Welcome to Rome Across Europe!
As we all know mythology made up a huge part of the creation of Ancient Rome. The Imperium Rōmānum swelled to include the peoples all over Europe, around the Mediterranean, and into the Middle East. Rome was never against incorporating gods and goddesses from other religions, as long as it would be a benefit to Rome.
The biggest influence on Roman mythology, however, was Greek mythology. It basically amounted to the Romans renaming all of the Greek gods with Latin names. For instance, the Greek goddess of love & beauty, Aphrodite, became the Roman Venus and the Greek god of War, Ares, became the Roman Mars.
So today we take a look at a Roman pair known as the Dioskouri. Today we check out Castor and Pollux!
Castor and Pollux were twin brothers from their mother was Leda. Castor, though, was the mortal son of Tyndareus, the king of Sparta, while Pollux the divine son of Zeus, who seduced Leda in the guise of a swan.
Though accounts of their birth are varied, they are sometimes said to have been born from an egg, along with their twin sisters and half-sisters Helen of Troy and Clytemnestra. In Latin the twins are also known as the Gemini or Castores.
When Castor was killed, Pollux asked Zeus to let him share his own immortality with his twin to keep them together, and they were transformed into the constellation Gemini. The pair was regarded as the patrons of sailors, to whom they appeared as St. Elmo’s fire, and were also associated with horsemanship.
The best-known story of the twins’ birth is that Zeus disguised himself as a swan and seduced Leda. Thus Leda’s children are frequently said to have hatched from 2 eggs that she then produced.
The Dioskouri can be recognized in vase-paintings by the skull-cap they wear, the pilos, which was explained in antiquity as the remnants of the egg. Whether the children are thus mortal or half-immortal is not consistent among accounts, nor is whether the twins hatched together from one egg.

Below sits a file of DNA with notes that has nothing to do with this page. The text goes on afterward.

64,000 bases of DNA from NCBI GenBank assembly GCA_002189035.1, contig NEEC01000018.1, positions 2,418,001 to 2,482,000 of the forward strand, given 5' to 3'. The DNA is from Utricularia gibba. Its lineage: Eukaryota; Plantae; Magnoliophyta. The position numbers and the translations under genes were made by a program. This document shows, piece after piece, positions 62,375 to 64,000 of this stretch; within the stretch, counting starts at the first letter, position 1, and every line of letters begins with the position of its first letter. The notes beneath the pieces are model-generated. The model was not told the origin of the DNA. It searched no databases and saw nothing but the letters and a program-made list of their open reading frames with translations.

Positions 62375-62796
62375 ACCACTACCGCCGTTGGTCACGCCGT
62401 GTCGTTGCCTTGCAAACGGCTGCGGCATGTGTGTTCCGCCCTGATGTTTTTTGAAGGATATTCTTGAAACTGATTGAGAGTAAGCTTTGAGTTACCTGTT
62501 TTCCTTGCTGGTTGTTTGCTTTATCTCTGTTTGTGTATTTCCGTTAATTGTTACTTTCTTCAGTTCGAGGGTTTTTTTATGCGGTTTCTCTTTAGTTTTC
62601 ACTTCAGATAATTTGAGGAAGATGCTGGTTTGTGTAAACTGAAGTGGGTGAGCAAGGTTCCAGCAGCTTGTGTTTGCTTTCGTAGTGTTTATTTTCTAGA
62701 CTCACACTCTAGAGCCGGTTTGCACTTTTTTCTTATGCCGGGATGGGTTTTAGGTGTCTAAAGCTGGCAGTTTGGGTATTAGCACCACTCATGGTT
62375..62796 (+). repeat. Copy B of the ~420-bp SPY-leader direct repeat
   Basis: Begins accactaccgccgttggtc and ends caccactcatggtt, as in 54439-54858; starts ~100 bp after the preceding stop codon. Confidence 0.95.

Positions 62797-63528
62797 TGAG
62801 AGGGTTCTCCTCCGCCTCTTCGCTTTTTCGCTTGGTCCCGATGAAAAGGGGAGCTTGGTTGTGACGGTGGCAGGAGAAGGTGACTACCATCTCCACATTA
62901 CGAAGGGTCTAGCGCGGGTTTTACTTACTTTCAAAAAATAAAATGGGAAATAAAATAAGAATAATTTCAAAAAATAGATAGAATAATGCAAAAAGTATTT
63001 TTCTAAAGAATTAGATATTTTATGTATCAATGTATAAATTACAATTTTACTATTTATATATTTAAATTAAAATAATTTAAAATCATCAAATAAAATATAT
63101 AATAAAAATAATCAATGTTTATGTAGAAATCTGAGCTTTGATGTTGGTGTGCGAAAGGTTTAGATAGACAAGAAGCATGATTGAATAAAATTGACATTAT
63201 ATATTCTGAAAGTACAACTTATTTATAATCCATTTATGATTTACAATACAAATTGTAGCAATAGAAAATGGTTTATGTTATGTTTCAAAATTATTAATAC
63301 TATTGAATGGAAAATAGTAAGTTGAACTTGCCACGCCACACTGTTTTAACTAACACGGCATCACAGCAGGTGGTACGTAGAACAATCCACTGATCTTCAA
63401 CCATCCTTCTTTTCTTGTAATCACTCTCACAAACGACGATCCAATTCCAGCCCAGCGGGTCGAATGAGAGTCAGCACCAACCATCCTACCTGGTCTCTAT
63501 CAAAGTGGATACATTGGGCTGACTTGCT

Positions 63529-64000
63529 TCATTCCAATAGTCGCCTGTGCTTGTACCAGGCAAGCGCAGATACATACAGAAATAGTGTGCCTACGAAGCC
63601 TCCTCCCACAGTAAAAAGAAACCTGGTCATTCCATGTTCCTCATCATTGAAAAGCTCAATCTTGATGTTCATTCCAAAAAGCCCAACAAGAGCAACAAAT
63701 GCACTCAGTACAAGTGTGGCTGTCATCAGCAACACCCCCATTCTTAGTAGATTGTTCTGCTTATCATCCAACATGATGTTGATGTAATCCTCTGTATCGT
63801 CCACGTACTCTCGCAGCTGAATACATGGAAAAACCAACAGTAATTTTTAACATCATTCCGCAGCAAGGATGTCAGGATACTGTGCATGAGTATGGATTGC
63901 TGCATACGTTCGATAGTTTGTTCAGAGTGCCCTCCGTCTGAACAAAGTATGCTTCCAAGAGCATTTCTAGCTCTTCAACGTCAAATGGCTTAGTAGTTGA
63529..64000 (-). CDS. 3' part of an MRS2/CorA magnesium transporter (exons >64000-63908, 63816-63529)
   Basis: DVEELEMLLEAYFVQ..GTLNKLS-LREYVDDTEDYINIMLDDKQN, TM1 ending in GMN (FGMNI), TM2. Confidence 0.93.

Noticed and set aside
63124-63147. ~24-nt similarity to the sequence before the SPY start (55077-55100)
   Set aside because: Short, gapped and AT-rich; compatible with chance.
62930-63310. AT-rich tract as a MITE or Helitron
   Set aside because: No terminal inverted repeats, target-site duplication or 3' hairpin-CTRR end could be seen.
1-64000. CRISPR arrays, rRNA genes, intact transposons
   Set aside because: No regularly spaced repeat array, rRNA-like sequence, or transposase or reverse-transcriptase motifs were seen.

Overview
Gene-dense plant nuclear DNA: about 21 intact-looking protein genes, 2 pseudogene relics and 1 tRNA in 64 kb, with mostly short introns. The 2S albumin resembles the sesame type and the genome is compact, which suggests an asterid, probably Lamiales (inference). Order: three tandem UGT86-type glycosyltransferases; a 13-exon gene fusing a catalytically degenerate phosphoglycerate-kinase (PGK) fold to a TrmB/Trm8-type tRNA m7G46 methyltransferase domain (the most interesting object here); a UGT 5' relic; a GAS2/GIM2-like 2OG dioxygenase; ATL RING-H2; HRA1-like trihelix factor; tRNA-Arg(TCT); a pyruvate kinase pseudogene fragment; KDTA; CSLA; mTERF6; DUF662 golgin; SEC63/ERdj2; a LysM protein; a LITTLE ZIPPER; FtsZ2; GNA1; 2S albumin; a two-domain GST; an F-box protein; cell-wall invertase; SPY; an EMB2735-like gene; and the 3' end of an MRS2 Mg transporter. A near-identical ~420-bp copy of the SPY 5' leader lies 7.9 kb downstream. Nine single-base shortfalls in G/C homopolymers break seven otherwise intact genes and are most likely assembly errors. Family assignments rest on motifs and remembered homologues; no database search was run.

In some accounts, only Pollux was fathered by Zeus, while Leda and her husband Tyndareus conceived Castor. This explains why they were granted an alternate immortality. It is a common belief that one would live among the gods, while the other was among the dead.
Castor and Pollux are sometimes both mortal, sometimes both divine. One consistent point is that if only one of them is immortal, it is Pollux. In Homer‘s Iliad, Helen looks down from the walls of Troy and wonders why she does not see her brothers among the Achaeans.
The narrator remarks that they are both already dead and buried back in their homeland of Lacedaemon, thus suggesting that at least in some early traditions, both were mortal. Their death and shared immortality offered by Zeus was material of the lost Cypria in the Epic cycle.
The Dioskouri were regarded as helpers of humankind and held to be patrons of travelers and of sailors in particular, who invoked them to seek favorable winds. Their role as horsemen and boxers also led to them being regarded as the patrons of athletes and athletic contests. They characteristically intervened at the moment of crisis, aiding those who honored or trusted them.
Ancient Greek authors tell a number of versions of the story of Castor and Pollux. Homer portrays them initially as ordinary mortals, treating them as dead in the Iliad, but in the Odyssey they are treated as alive even though “the corn-bearing earth holds them.” The author describes them as “having honor equal to gods,” living on alternate days due to the intervention of Zeus.
In both the Odyssey and works of Hesiod, they are described as the sons of Tyndareus and Leda. In Pindar’s poetry, Pollux is the son of Zeus while Castor is the son of the mortal Tyndareus.